Halford-Thompson believes forward-thinking banks will start using blockchain technology first in non-core areas of operations and then slowly over time, adopt it more widely into scheduled system upgrades across their businesses.
“When we talk to customers in the UK, we seem now to be just passing the point when it was important for them to say they were doing something on the blockchain. What’s important is that the service has use and value,” he says. “If it happens to be on the blockchain, then great. But it’s just a technology. No one will tell you they are building a website that you can put on the internet, and, over time, upgrading bank systems and putting them on blockchains will go the same way. It will simply be implied.”
It's important for banks to realize just how much other related industries are excited by the blockchain. Among the biggest issues confronting banks today are: identifying customers, complying with know-your-customer requirements, establishing that individuals opening bank accounts are who they say they are and are not on any government agency watch list, and also securing against fraud. Banks’ systems are under constant attack from hackers.
Some of the leading companies looking at identity are already embracing the distributed ledger.
Gareth Stephens is head of new proposition development at GBG, a leading identity data intelligence company that has been operating for 25 years, now with some 6,000 business customers and, it claims, the capability to validate the identity of 4 billion people across the globe.
Stephens presented the company’s use of the blockchain at a meeting at techUK in London in November. “When we think of what identity verification will look like in 2020, we think the blockchain will be a very big part of that,” he says. “Right now, the same customers are getting their identities confirmed time and time again by different companies all doing their own checks. Our thought with the blockchain is that a decentralized, immutable ledger might allow customers to get their identity verified only once and then let them use that verification many times.”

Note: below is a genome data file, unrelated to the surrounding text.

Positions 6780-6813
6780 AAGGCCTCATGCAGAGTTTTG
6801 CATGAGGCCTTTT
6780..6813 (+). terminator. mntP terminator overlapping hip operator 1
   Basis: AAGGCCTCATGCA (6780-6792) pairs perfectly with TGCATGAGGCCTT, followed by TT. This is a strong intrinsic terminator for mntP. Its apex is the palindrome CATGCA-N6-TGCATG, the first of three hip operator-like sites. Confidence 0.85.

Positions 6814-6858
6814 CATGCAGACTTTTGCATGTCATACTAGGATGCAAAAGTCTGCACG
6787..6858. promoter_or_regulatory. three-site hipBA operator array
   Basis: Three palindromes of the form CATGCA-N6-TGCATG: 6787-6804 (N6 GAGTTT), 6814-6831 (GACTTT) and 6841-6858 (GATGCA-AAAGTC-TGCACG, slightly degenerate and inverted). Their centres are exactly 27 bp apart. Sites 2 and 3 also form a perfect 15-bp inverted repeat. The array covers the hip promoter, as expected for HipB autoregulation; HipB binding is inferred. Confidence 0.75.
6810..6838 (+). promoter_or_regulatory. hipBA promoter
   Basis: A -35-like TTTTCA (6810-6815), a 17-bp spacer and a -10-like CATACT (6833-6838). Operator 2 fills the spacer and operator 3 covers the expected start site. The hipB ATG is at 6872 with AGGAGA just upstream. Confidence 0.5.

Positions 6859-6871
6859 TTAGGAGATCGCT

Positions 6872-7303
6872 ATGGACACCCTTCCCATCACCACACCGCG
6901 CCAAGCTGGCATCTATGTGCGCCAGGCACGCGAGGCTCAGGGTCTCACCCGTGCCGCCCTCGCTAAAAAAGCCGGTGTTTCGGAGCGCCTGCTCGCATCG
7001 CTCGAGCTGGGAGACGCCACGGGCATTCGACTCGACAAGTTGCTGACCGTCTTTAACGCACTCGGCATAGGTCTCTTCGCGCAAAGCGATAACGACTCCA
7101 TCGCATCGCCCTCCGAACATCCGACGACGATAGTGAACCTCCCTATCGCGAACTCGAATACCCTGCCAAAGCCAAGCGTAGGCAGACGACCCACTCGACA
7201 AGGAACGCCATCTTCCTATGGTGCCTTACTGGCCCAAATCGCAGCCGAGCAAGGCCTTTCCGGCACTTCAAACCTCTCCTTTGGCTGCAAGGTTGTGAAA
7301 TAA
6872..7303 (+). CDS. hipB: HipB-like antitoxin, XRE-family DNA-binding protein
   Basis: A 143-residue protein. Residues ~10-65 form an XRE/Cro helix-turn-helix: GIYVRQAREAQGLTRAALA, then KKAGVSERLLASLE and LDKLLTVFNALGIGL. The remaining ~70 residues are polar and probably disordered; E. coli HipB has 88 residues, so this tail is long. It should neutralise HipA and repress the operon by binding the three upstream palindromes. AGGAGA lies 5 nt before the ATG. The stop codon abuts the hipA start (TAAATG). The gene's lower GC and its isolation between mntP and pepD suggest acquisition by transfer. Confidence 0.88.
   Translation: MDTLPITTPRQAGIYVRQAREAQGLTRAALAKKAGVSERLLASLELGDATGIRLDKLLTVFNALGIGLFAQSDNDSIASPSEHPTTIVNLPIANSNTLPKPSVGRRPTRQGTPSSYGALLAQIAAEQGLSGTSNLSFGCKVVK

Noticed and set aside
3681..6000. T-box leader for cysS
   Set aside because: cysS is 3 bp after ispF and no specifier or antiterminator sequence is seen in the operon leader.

He adds: “Of course customers should be allowed the choice. If they want to regularly input their identity verification data many times, they should still be allowed to do that.”
Behind this vision is the troubling realization, confirmed in recent months by hacks into businesses ranging from Ashley Madison to Talk Talk, that online security based on customers inputting user names and passwords is now hopelessly inadequate as a protection against identity theft and fraud. At the same time, as identity specialists become larger, they themselves may offer a tempting golden horde for hackers to raid.
The encryption technology at the heart of the bitcoin blockchain, which is where GBG is now developing shared ledger applications for multiple uses of one-off identity verifications to be delivered via mobile phones, is more secure than any password. And the decentralized nature of the ledger also becomes an advantage, not least in the sheer cost of data storage.
“We think that, before long, on websites that today ask for user names and passwords, customers will see a few icons of preferred digital identity verifiers,” says Stephens. “They will be able to click on the one on which they have already complied with all the passport, address and utility bill verification requirements, and the business they are trying to use will then be able to take whatever already-verified identity checks they require to on-board that customer.”
For now, it seems inconceivable that banks could ever outsource KYC checks to other banks or a third-party supplier. They demand to see original documents, not scanned copies. The liability, if a third-party verifier has been bamboozled with copies, and a bank that relied on its verification then does business with what turns out to be an individual on a US-government sanctions list, could be a very hefty fine.
But at some stage regulators themselves may see value in the blockchain and even encourage its use.